The person who now presides over a group that is trying to convince Philadelphia millennials to stay here says he came to Philly because of a napkin.
Nick Marzano and his girlfriend at the time, six years ago, were living in Steamboat Springs, Colo., a ski-bum’s paradise. They wanted a change, and each of them wrote three options on a napkin for where they could start a new life. Philadelphia was the lone choice they shared. So Philadelphia it was.
“I love where I’m at right now,” says Marzano, president of Young Involved Philly and director of digital learning at Society of Hospital Medicine.
His story is surprisingly unsurprising — nobody really knows exactly why Philadelphia has become a magnet for millennials. It doesn’t rank high for startups, tech, bikeability or many other measures favored by millennials. Its job growth rate is about half the national average, and only this year did the job number reach pre-recession levels and the unemployment rate drop below 9 percent.
But from 2006-2012, its population of 25-34 year olds increased by 100,000, a 6.1 percent growth rate. No U.S. city among the top 30 in population had seen as high of a rate. So trendy is Philadelphia that Forbes hosted its “Under 30 Summit” here last month. Starting today through next week is “The State of Young Philly,” an event (now in its fifth year) hosted by Marzano’s Young Involved Philly. Philadelphia seems to be all about millennials all the time.
Of course, very little good news comes without a catch. The buzzkill for Philadelphia is that its millennial-backed resurgence could be ephemeral. A Pew study from January revealed that 50 percent of millennials planned to leave Philadelphia in five to 10 years and only 19 percent thought they would definitely stay.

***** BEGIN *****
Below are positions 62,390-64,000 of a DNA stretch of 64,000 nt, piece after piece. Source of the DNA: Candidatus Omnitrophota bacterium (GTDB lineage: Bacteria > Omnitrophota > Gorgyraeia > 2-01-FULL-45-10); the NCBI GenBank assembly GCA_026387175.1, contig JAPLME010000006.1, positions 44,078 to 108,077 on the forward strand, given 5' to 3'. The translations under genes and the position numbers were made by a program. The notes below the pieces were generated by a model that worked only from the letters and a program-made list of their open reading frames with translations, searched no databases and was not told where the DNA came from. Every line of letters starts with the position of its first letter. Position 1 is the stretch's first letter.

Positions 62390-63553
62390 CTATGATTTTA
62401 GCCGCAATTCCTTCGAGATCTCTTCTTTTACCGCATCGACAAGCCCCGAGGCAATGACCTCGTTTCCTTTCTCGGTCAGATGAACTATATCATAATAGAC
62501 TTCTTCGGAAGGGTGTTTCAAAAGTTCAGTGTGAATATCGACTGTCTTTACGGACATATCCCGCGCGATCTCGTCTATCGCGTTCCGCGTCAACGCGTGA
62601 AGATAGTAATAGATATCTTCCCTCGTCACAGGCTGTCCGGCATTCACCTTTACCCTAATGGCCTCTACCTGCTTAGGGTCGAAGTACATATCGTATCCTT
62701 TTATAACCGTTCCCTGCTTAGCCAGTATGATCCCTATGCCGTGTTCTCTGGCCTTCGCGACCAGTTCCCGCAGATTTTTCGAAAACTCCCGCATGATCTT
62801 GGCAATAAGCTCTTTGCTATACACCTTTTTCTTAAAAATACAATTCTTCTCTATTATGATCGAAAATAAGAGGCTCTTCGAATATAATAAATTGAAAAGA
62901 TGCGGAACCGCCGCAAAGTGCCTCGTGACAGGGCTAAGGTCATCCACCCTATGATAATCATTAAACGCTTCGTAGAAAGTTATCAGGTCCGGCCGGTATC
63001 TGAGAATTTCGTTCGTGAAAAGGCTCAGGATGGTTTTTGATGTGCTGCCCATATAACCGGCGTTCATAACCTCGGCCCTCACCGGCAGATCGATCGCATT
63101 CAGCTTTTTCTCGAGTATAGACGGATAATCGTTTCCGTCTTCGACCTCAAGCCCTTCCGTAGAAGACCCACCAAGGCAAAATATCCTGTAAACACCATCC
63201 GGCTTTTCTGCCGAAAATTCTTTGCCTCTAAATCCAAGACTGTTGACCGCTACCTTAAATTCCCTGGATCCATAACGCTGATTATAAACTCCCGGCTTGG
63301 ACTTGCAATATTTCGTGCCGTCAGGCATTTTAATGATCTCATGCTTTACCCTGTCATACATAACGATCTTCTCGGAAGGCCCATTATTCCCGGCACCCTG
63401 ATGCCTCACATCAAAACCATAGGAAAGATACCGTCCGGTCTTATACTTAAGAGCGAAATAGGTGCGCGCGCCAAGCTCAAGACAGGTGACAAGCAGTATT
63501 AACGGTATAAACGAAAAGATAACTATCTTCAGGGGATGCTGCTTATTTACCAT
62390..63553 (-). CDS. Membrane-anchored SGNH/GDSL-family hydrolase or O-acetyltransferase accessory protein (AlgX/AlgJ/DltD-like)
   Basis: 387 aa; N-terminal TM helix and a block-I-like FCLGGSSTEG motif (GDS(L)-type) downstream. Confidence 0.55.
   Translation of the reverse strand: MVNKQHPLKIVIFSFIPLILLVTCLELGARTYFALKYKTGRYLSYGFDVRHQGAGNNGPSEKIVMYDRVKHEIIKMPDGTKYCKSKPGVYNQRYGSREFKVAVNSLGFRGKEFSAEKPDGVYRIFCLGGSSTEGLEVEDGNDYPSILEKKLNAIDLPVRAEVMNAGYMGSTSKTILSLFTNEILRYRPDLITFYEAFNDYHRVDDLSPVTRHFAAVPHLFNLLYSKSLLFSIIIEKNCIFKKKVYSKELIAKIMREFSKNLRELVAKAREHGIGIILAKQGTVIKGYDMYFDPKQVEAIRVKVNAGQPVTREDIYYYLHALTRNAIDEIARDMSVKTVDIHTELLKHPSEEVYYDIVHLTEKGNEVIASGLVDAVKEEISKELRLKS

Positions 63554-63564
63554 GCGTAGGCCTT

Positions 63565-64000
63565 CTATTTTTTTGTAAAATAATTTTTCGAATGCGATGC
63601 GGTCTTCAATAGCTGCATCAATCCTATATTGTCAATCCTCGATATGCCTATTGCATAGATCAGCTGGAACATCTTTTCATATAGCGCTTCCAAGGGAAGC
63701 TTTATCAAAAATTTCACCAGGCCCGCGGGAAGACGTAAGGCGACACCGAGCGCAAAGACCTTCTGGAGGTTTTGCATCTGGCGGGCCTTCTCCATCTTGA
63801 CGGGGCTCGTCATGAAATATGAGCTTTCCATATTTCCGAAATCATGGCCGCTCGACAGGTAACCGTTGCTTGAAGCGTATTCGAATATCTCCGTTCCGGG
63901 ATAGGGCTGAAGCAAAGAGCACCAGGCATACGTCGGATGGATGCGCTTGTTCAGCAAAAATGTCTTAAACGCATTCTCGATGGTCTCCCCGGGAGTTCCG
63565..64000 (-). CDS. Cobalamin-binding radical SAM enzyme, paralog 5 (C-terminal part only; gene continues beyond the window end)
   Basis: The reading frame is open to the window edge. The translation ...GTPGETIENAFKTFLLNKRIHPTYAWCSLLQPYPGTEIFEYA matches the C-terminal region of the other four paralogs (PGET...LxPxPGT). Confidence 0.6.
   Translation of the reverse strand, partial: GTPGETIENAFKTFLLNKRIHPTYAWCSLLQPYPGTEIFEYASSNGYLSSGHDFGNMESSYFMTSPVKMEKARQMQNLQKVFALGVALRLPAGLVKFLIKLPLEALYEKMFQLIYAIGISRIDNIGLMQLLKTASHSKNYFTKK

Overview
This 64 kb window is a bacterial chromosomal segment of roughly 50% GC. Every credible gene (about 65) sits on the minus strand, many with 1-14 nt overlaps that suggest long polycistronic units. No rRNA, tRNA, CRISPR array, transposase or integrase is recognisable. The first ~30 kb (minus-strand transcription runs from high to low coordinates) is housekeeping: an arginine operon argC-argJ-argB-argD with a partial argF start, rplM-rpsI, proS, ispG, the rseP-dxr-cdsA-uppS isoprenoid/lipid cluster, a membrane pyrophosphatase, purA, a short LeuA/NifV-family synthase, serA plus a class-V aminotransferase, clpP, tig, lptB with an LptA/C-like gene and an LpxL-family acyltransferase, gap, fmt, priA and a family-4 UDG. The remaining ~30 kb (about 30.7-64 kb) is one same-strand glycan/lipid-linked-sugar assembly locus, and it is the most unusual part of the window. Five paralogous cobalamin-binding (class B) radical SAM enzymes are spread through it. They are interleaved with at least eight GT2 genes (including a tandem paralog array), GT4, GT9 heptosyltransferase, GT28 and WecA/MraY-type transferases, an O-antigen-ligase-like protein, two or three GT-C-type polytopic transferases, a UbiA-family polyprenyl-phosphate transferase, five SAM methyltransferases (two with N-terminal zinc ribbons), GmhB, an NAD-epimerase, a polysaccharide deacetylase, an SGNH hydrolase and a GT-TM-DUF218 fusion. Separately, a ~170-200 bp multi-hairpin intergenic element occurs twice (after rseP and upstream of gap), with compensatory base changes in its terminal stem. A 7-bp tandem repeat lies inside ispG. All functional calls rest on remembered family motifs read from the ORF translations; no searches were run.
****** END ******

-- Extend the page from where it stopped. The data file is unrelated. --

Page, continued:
No one can explain exactly why Philadelphia has become a hub for millennials. But keeping them here will likely take planning and coordination.
Luke Butler is one person trying to keep young people in Philadelphia. He’s the chief of staff to the deputy mayor for economic development. He says the city has always wanted to attract and keep young people but began ramping up its efforts a few years ago when the city’s overall population increased in a 10-year period for the first time since 1950.
“I think the 2010 Census was really kind of a galvanizing moment for the city,” Butler says.
Millennials’ biggest problems with Philadelphia right now are job opportunities, education and public safety, according to the Pew study. Pew found that most of the millennials it surveyed have come to Philadelphia for nebulous quality of life reasons – bars, restaurants, culture, affordability. Those attributes are attractive when you’re single but – aside from affordability – not generally priorities for older people with families.
Though the mayor’s office has no specific team working on developing a city that will keep millennials around, Butler says multiple city departments work amongst themselves, as well as with private organizations, to work toward this goal. They’ve also looked toward other cities for examples. Some of the progress he noted includes the StartUp PHL initiative and the city’s bicycle lanes and new bicycle advocacy committee. He admitted education reform would provide a formidable challenge, separate from most everything else.